Waste management has become a multifaceted area of legal, technical and commercial ground. Only few organisations can rely on the waste collection services provided through local authorities as a solution to their waste management obligations. Thus many firms need to identify and contract one or more reputable, licensed, specialist companies for the disposal of their waste, or discharging their legal obligations. Main development in the field of waste management is to concentrate on preventing the production of waste through waste minimisation and the re-use of waste materials through recycling. This links directly to procurement issues, where careful selection of materials, suppliers, process redesign for disassembly and reverse logistics can all reduce the amount of wastes produced or facilitate recycling and re-use. It is necessary that companies must adopt effective waste management procedure to get good financial returns. The efficient waste management comprises of quick identification of waste generated, economic reduction, efficient collection and handling, optimal sense and recycling, effective disposal of waste that do not create environmental problems. Waste management can be grouped in to five elements that include generation, reduction, collection, recycling and disposal (Arora, 2004).

Hierarchy of waste management emphasizes the need to decrease the amount of waste created, then re-use wastes, then recover (via recycling, composting or waste-to-energy facilities) and at last, as a last resort to dispose of waste to landfill.

The Waste Management Hierarchy Waste Management Hierarchy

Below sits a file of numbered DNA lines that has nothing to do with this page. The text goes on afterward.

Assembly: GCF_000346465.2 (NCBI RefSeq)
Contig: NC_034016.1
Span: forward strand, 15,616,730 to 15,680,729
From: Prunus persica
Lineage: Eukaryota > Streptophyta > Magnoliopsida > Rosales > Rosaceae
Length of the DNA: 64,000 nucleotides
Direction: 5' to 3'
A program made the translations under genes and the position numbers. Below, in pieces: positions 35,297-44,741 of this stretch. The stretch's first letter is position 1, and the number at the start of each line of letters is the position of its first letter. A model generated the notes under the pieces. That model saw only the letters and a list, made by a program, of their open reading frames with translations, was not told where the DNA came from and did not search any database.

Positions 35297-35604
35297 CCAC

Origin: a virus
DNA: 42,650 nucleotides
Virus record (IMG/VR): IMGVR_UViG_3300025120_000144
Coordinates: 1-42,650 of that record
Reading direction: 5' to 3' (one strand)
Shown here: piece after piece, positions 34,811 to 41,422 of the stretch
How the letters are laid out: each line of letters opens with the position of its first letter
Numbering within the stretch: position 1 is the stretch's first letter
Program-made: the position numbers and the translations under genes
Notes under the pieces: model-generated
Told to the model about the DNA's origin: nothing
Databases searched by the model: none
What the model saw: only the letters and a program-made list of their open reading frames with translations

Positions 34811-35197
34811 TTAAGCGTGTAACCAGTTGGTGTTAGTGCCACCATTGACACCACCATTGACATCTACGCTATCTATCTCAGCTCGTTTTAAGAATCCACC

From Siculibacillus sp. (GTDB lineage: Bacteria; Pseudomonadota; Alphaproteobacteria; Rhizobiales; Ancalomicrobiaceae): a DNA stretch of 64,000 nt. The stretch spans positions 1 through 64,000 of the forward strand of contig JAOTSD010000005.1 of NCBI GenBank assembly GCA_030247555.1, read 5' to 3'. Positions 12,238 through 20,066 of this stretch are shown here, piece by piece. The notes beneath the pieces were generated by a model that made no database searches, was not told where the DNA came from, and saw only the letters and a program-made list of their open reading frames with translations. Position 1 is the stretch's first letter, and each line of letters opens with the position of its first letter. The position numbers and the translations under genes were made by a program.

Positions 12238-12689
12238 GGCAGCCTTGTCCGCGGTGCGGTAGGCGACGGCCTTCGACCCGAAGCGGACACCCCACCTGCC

Waste minimization techniques: An efficient way to manage waste is not to produce it in the first place and this is the driving force behind the proposal of waste minimisation

Waste Minimisation Techniques Waste Minimisation Techniques

Types of waste disposal: There are eight major groups of waste management methods.

Landfill: The Landfill is an effective procedure of waste disposal in present time. This process of waste removal focuses attention on burying the waste in the land. Landfills are found in all areas. There is a process used that reduces the odours and hazards of waste before it is placed into the ground. While this is the most popular way of waste disposal, it is surely far from the only procedure and one that may also bring with it an assortment of space. In the operation of landfill, the garbage collection trucks are weighed at entrance and their load is checked for wastes. Then, these vehicles drop their load. After loads are dumped, compactors or dozers spread and compress the waste on the operational field. This flattened waste is enclosed with soil every day.

Incineration: Incineration or it is also called combustion is also an important waste disposal procedure in which municipal solid wastes are burned at high temperatures so as to convert them into remains and gaseous products. Major benefit of this type of method is that it can reduce the volume of solid waste to 20 to 30 percent of the original volume, reduces the space they take up and reduce the stress on landfills. This process is also recognized as thermal treatment where solid waste materials are converted by Incinerators into heat, gas, steam and ash.